A healthier supply chain is driving down inflation, but we’re seeing soft retail demand
Welcome to the inaugural Motive Monthly Economic Report, where we break down the biggest supply chain and economic trends being observed across the Motive platform. Motive serves over 120,000 customers who operate in the physical economy, from small businesses to Fortune 500 enterprises. Our customers power the growth of the U.S. supply chain—in construction, oil and gas, transportation and logistics, agriculture, distribution, and beyond. They’re the people who grow our food, transport our materials, stock our stores, and pipe energy to our homes.
Motive technology is installed in more than 20% of all for-hire trucks in North America, giving us representative insight into the over-the-road supply chain. We’re excited to give you a front-seat view into the factors that are moving the U.S. economy.
Stronger start to January for freight
What’s new: We’ve seen an 11% increase in truck utilization compared to January 2022. Since November, diesel fuel prices have declined by 15%. Backups at U.S. ports have cleared, trucking capacity has increased, and lead times and transportation costs have normalized to pre-COVID levels.
Why this matters: Inflation is cooling. The Consumer Price Index (CPI) is showing a decline in energy prices and food prices relative to the mid-2022 high inflationary period. A healthier supply chain and reduced transportation costs will continue to support this downward trend.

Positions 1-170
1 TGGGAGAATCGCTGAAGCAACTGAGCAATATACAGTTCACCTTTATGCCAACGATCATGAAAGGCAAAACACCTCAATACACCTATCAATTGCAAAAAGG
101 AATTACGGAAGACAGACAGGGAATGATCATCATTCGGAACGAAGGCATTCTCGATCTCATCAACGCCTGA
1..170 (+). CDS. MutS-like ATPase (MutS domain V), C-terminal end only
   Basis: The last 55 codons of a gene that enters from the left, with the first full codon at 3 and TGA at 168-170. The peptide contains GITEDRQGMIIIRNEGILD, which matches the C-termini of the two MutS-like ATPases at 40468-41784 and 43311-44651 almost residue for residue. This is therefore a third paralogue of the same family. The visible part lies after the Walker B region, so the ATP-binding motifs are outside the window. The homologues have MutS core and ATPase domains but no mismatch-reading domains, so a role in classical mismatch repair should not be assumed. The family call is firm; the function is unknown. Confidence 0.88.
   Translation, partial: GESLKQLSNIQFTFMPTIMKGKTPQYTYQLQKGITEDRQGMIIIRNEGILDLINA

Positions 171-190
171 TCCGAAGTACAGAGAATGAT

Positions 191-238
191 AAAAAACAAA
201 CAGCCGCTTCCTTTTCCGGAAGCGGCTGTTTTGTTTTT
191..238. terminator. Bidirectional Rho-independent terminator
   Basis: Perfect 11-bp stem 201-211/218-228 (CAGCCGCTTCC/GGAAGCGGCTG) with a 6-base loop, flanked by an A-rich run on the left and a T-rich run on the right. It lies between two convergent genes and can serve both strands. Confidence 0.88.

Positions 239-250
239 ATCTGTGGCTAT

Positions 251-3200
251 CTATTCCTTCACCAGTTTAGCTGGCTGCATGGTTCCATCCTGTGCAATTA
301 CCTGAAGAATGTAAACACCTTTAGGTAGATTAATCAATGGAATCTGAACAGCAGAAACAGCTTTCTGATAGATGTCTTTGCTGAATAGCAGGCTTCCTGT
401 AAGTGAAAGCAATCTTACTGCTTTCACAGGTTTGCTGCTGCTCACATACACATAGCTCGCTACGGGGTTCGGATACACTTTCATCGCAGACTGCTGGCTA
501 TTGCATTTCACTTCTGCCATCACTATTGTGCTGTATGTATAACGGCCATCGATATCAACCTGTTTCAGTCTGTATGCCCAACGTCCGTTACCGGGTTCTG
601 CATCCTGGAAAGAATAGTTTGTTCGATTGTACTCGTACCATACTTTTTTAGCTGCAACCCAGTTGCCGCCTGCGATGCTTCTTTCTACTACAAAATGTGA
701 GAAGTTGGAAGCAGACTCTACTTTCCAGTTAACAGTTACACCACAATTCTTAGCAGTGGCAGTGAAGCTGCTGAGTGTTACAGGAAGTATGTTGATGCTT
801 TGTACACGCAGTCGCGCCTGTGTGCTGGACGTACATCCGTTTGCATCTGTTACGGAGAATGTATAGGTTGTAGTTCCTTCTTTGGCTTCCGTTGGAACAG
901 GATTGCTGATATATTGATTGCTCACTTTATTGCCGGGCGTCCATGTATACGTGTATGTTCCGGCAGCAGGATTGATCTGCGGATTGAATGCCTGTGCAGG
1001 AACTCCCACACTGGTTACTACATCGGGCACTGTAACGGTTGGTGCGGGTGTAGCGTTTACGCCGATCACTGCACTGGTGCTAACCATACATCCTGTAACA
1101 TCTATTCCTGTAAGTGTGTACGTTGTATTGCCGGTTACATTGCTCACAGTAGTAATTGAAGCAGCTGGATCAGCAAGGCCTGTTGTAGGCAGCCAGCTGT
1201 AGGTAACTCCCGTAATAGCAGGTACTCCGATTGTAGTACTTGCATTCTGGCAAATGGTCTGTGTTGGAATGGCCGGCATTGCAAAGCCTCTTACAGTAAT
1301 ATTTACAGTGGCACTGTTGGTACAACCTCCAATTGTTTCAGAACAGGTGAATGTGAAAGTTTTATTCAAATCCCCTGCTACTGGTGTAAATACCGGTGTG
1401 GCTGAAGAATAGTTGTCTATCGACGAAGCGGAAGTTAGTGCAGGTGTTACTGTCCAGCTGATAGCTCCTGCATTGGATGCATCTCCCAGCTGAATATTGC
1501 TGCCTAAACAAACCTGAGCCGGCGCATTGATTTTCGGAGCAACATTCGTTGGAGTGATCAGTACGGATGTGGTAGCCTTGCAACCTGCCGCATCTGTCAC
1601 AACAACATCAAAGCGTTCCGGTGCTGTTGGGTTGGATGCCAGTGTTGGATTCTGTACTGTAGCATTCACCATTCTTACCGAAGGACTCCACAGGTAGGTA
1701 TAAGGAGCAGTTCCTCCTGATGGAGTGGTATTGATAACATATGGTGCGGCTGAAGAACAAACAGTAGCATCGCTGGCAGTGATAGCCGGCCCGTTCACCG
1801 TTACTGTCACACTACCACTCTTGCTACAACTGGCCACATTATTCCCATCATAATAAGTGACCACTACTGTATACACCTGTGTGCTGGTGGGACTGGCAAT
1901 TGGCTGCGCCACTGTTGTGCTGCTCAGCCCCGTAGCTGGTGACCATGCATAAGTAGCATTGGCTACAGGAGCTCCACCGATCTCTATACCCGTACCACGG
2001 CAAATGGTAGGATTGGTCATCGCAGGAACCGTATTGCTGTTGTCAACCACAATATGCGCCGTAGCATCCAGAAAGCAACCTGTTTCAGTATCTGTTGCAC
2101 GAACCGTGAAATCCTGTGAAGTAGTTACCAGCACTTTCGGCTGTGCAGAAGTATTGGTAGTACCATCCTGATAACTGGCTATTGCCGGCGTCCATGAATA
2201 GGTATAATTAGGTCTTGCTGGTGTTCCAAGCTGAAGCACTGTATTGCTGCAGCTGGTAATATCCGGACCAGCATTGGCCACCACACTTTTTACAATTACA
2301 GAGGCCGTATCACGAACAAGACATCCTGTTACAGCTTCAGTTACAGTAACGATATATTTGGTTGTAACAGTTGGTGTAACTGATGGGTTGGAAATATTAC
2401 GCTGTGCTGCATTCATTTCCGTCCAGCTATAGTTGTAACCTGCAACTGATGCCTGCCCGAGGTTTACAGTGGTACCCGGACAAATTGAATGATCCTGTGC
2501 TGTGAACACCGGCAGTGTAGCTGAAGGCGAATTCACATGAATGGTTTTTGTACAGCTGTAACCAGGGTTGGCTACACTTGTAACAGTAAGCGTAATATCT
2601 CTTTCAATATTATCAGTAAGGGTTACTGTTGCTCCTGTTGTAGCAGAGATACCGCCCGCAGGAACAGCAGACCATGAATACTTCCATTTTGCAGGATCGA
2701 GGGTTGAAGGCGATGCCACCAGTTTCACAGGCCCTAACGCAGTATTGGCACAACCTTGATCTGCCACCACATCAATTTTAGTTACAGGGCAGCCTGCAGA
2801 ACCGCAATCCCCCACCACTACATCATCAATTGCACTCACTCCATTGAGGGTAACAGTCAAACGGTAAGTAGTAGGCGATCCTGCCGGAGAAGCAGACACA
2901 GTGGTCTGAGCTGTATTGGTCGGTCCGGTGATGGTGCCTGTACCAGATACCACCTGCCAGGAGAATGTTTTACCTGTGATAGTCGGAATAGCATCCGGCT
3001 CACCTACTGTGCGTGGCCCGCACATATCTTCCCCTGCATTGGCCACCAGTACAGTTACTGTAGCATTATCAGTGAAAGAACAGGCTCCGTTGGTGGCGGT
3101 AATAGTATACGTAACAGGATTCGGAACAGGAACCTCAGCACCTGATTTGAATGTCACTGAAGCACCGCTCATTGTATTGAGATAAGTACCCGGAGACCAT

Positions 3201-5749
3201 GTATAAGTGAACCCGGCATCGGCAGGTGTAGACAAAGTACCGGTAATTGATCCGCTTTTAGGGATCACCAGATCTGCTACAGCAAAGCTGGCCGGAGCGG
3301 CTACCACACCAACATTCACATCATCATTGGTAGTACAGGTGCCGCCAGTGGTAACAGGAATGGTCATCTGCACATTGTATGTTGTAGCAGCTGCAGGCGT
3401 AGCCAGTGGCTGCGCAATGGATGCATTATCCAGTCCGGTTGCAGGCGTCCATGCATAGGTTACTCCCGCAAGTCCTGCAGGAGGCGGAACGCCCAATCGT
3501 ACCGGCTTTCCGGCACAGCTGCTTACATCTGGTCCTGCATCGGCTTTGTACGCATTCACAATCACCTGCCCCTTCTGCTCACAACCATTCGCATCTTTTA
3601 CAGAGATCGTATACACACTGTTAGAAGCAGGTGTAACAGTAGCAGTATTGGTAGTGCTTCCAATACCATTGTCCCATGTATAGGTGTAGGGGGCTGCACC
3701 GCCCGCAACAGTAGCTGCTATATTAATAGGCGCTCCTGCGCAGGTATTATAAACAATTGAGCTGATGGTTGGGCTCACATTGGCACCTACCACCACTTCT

Still early days of retail recovery
What’s new: The supply chain is healthier and we’re seeing overall increases in freight activity. But we’re not seeing a corresponding rebound in the retail sector following the holidays. In fact, we’ve seen a 20% decline in retail activity year-over-year.
Our assessment: Several factors are driving the disconnect between supply chain health and retail recovery.
- In December, we saw a build up of holiday retail visits, which was delayed against 2021. The sales-to-inventory ratios are largely static. Businesses aren’t investing in inventory due to softness in consumer demand.
- Unemployment is the lowest it’s been since 1969, resulting in a tight labor market for the physical economy and challenges in hiring truck drivers, construction workers, and field service workers.
Why this matters: Retailers have been battling the impact of years-long supply chain impacts followed by weak consumer demand. Inflation is improving, but it’s still high and the economy is unsteady. Continued health in the supply chain should help stabilize some pockets of the economy, but top retailers are being cautious, which may be the new normal. With little confidence in the near-term outlook, retailers are hesitant to increase inventory. Buyers, meanwhile, are in “wait and see” mode knowing that there will be fewer supply chain risk than in years prior.
Motive data represents over 120,000 customers, half a million vehicles, and millions of drivers, from small businesses to enterprise fleets. Our customers work in every sector of the physical economy, including trucking and logistics, delivery, construction, food and beverage, oil and gas, and more. Motive’s technology is embedded into more than 20% of for-hire trucks in North America, giving Motive a representative view of the over-the-road supply chain.